https://docs.microsoft.com/en-us/wi...p/sysprep--generalize--a-windows-installation

    NOTE do not try any method be it AOEMI, Easeus, Sysprep etc UNTIL you have a complete backup
    Therefore clone using the FREE AOEMI or Easeus and only then attempt the sysprep or the transfer

    8. If it were me and I need to save apps and that includes programs that cannot be easily and free of charge installed on the new drive in the new computer then I would clone the old SSD to the new SSD, remembering to establish the Microsoft account on the installation on the old computer first
    As I said you can do that using the free cloning software
    I would then download the Windows install usb
    https://www.microsoft.com/en-gb/software-download/windows10
    following the guide
    Using the tool to create installation media (USB flash drive, DVD, or ISO file) to install Windows 10 on a different PC (click to show more or less information)



    I would then install the new SSD in the new computer AND SEE WHAT HAPPENS.
    If it recognises the drive but will not boot I would boot from the usb - see if that recognises the drive and if so run windows startup repair
    https://www.tenforums.com/tutorials/27649-run-startup-repair-windows-10-a.html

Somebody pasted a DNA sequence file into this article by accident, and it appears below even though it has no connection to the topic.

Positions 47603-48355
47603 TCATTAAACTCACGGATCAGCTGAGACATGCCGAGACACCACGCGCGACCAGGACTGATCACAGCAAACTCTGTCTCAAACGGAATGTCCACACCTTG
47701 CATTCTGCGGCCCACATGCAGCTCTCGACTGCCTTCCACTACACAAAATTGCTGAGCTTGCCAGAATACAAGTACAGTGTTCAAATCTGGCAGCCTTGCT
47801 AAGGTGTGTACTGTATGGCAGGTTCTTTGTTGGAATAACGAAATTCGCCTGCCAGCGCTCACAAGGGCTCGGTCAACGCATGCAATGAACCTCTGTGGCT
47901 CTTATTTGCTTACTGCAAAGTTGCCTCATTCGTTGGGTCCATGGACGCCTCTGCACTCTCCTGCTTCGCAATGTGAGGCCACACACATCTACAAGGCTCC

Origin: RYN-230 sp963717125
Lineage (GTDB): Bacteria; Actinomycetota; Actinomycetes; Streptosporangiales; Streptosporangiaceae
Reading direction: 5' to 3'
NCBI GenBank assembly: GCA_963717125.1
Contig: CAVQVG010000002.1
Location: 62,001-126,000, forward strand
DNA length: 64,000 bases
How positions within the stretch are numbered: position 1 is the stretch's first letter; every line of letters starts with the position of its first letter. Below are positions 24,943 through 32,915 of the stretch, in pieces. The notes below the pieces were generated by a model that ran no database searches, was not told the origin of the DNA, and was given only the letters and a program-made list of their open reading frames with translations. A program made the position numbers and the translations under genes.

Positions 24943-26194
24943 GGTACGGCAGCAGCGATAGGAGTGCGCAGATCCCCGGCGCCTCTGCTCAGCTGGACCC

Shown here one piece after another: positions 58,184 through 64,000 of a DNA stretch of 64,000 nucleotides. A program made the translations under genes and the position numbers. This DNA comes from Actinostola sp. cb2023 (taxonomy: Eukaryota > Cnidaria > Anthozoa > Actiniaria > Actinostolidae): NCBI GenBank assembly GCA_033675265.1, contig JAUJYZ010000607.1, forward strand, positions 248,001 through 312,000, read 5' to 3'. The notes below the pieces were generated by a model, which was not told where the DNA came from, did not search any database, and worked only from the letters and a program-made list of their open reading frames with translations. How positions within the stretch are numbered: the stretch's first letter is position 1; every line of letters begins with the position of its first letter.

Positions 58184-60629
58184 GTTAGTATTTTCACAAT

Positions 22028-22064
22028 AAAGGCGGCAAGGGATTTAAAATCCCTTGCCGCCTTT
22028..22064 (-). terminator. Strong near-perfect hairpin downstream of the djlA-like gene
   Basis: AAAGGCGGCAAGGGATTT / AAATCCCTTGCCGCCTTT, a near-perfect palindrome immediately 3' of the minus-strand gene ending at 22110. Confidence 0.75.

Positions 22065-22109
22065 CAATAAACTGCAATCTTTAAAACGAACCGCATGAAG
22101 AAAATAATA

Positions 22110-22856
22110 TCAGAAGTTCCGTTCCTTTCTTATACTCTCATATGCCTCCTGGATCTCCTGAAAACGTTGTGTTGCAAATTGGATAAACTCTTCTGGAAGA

9. As have mentioned if you only need your personal data the easy way is a clean install using the Microsoft link at point 8 and then simply move your data to the new drive

    10. As I said whether my colleagues system works with 10 I do not know, but I would certainly establish the Microsoft account BEFORE attempting any transfer of the system.
     
  12. crjdriver

    crjdriver Moderator

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    It works fine on win10; just did one yesterday. You still have to activate regardless of whether you use the old install or clean install. The method of activation varies in regard to using a ms account [which I never do] or using an offline account [which is how I always install 10 unless someone really wants a ms account]

    As I said, IF it were me, I would opt for the clean install of windows then restore whatever data files you want from your backup.